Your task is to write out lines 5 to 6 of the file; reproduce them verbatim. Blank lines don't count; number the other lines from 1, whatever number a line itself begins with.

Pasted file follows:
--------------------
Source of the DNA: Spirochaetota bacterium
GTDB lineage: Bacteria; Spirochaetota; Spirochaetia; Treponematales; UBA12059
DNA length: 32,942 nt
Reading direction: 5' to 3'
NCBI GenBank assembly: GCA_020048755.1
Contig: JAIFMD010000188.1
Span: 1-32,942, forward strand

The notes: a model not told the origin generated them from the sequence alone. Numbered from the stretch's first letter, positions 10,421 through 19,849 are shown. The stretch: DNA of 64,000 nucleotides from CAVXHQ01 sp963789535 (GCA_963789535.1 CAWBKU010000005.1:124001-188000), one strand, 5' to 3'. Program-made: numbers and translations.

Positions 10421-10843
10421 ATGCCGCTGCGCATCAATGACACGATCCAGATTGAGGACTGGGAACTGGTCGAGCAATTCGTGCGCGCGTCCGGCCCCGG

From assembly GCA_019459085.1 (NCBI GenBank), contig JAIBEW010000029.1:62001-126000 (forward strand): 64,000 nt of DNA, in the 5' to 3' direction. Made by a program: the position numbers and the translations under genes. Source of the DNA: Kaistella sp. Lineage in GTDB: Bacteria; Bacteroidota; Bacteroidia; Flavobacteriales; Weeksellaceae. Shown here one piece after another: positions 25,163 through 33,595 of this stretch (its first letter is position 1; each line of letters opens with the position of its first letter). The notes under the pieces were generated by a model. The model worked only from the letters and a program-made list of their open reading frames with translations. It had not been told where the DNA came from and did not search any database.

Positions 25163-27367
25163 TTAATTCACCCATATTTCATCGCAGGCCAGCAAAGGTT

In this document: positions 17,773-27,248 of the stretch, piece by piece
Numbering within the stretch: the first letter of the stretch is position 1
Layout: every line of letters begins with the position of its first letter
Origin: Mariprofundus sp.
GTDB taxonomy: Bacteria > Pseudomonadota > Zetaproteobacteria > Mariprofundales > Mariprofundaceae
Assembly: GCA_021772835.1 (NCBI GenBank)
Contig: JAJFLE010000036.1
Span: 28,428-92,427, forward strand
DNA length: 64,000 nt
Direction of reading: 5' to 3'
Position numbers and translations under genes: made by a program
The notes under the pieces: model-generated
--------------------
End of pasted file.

NCBI GenBank assembly: GCA_020048755.1
Contig: JAIFMD010000188.1